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A soda tax aims to reduce sugary drink consumption and boost public health.
In a new twist, Seattle is using soda tax revenues to give emergency $800 grocery vouchers for 6,250 families amid the coronavirus COVID-19 pandemic, Next City reports.
City leaders mailed a $400 voucher in March 2020 for families to buy groceries at Safeway. They will send a second $400 voucher this month.
Mayor Jenny Durkan called this rapid-response to coronavirus “remarkable.”
“As schools and child care facilities close, we need to do everything we can to support families and ensure they can put food on the table,” Durkan said, Next City reports.
Sugary drinks do not contribute to good health, especially among Latinos, according to a Salud America! research review.
Let’s examine how soda taxes are working.
Do Soda Taxes Reduce Sugary Drink Consumption?
A soda tax can reduce purchases of sugary drinks, according to a recent study from Mathematica Policy Research and others.
Researchers examined the impact of soda taxes in Philadelphia, San Francisco, Seattle, and Oakland. They compared changes in household monthly purchases to nearby cities and a matched set of households nationally.
A 1-cent-per-ounce tax decreased household purchases of taxed sugary beverages by 53 ounces per month—a 12.2% decrease.
“This impact is small in magnitude and consistent with a reduction in individual consumption of 5 calories per day per household member and eventual reduction in weight of 0.5 pounds,” the researchers wrote in the study.
Seattle sugary drink sales dropped by 30%.
Researchers found a slight decrease in consumption, too.
Lower-income children in Seattle are drinking less pop than before the soda tax. But so are children who live outside the city, The Seattle Times reports.
In Philadelphia, a new study from Drexel University found that a year after the soda tax, 39% of participants inside the city and 34% of participants from neighboring areas said that they had consumed fewer sugar-sweetened beverages.
“Although this proportion may seem significant, for Philadelphians, it actually only translates to consuming three fewer drinks per month,” according to the study, wrote Medical News Today. “This is not at all a drastic change from the trends at baseline.”
Even if the reduced consumption is mild, the soda tax still benefits public health, experts say.
“Although this law was not passed for health reasons, the tax has the potential to generate long-term health benefits for many Philadelphians,” said Dr. Brent Langellier of Drexel University, according to Medical News Today. “Because revenue from the tax is being directed toward expanding access to quality early childhood education for children in lower income [households] — and education has a positive effect on many health outcomes.”
How Are Soda Taxes Funding Health?
Cities are using soda tax revenue to boost health.
- Berkeley, Calif. (11.4% Latino): This city implemented the first U.S. sugary drinks tax. The Praxis Project’s video series shows how tax revenue is making people healthier, from schools to families to the arts.
- San Francisco (15.2% Latino): Revenue from the 1 cent-per-ounce tax funds preventive health services in low-income communities. It also funds programs to improve school nutrition and oral health.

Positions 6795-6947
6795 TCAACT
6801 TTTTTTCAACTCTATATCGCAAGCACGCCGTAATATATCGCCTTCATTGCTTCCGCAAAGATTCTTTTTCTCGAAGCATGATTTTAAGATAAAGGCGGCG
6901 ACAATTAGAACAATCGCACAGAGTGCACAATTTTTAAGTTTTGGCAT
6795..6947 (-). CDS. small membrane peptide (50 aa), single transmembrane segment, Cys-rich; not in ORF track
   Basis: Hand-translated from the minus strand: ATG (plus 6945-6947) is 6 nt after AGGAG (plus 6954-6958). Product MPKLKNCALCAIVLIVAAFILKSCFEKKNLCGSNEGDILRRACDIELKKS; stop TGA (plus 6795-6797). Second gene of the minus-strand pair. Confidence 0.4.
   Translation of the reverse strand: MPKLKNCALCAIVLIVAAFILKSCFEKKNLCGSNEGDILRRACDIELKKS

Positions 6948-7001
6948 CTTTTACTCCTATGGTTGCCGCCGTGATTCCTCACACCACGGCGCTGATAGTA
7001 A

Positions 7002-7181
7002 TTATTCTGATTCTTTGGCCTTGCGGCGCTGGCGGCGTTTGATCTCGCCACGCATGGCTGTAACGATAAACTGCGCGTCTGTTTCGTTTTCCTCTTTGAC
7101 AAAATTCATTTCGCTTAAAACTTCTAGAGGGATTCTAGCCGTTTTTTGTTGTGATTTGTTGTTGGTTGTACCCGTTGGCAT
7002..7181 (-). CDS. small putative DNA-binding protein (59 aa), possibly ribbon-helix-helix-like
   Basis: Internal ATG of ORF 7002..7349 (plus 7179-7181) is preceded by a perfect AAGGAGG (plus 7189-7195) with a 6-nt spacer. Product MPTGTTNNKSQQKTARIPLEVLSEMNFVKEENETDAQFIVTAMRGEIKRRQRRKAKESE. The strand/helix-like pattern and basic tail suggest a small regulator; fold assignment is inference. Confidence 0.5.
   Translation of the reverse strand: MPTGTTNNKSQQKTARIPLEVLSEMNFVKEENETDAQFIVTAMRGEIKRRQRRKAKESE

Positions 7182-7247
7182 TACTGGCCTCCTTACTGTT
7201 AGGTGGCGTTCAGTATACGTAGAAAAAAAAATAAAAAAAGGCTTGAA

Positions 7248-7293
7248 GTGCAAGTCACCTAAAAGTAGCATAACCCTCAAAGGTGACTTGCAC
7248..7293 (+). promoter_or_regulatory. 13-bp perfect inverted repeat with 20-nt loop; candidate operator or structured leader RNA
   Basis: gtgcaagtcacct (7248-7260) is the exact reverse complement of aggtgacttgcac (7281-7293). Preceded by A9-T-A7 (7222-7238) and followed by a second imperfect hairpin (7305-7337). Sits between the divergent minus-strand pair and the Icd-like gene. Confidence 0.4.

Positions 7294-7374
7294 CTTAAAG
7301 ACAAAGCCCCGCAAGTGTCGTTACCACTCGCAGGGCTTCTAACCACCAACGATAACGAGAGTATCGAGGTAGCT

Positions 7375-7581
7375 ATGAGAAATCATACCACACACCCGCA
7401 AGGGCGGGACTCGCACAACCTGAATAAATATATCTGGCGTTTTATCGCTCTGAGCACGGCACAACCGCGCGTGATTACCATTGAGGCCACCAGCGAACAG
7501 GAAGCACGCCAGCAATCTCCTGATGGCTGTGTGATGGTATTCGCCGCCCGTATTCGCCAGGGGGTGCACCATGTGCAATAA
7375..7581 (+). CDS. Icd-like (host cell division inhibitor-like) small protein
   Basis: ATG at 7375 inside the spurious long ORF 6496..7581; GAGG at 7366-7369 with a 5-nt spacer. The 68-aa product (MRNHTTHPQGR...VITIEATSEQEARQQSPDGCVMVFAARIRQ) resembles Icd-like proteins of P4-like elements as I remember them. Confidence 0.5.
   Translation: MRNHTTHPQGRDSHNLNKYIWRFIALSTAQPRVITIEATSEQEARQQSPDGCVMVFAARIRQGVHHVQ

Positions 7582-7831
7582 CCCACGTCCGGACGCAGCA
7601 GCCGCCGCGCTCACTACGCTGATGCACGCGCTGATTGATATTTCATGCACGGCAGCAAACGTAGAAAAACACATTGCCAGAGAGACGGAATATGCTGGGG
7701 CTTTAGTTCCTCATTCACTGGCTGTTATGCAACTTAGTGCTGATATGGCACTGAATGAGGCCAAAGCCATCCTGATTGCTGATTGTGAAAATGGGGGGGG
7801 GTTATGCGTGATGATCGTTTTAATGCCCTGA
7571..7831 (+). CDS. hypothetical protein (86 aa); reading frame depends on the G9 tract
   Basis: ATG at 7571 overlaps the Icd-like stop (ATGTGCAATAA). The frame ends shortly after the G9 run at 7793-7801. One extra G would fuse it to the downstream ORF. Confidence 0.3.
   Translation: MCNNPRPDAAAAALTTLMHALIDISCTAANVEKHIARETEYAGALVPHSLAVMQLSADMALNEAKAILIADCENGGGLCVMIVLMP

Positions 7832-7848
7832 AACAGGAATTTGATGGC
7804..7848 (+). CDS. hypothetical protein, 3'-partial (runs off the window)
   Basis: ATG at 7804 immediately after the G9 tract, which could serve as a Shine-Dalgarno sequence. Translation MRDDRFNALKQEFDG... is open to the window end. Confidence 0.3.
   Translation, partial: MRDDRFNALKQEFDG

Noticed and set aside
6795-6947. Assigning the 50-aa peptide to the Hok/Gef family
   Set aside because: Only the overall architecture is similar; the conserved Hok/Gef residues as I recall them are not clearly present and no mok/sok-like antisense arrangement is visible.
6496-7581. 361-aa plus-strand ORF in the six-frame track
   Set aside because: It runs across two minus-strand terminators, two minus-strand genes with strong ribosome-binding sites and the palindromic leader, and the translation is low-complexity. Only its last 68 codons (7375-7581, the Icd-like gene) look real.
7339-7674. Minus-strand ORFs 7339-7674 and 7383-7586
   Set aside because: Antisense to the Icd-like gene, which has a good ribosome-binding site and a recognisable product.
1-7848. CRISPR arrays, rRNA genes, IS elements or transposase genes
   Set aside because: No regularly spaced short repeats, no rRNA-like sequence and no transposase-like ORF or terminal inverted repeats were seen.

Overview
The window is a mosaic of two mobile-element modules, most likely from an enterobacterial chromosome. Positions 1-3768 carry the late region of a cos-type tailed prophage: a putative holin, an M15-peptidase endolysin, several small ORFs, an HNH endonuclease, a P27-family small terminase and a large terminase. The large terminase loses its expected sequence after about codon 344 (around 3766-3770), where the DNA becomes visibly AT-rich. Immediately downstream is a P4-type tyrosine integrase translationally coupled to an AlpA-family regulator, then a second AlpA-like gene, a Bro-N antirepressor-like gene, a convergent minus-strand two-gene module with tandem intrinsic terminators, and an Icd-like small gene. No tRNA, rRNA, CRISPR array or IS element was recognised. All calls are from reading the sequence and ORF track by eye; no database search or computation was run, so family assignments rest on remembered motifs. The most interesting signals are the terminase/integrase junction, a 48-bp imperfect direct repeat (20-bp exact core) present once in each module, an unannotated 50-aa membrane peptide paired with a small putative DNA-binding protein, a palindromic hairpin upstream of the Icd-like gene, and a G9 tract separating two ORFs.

- Seattle (18.3% Latino): Revenue from the 1.75 cent-per-ounce tax funds programs that help low-income people buy healthy food. It also helps subsidize schools and child care centers to increase servings of fruits and vegetables.
- Philadelphia (15.2% Latino): A 1.5-cent-per-ounce Sweetened Beverage Tax took effect January 2017. The measure is working, health experts say. Revenue is going to early childcare programs. It also is improving local parks, though progress is slow.
- Washington, D.C. (11.3% Latino): City leaders are currently debating a soda tax that would yield $3 million per year. The money would help pay for a new nutrition program. Certain residents with a doctor’s prescription can get a $20 voucher for fruits and vegetables at supermarkets.
- Other cities have passed such taxes, including Albany and Oakland, Calif., as well as Boulder, Colo. They are also funding public health prevention programs.
In Seattle, the soda tax yielded $22.4 million in revenue in its first year. City leaders passed a law “establishing a fund that would restrict the money exclusively to healthy food initiatives,” according to Next City.
Now they are using $5 million to provide the vouchers amid COVID-19.
“Revenue from the tax is being invested in health and wellness across the city,” said Nancy Brown of AHA in a statement.
Moving Beyond Soda Taxes
Sugary drink taxes are among five pediatrician-approved recommendations to limit sugary drinks.
- Raise the price of sugary drinks.
- Reduce sugary drink marketing to children and teens.
- Remove sugary drinks from kid’s menus. Emphasize healthy drink options.
- Add accurate nutrition labels and information.
- Hospital should serve as models with policies to limit or discourage purchase of sugary drinks.
Salud America! also created an Action Pack to help school leaders push for Water Bottle Fountains. This refillable water station can boost access to water for Latino and all kids.
Explore More:Healthy Food, Water
By The Numbers
of Latino kids have had a sugary drink by age 2 (vs. 45% of white kids)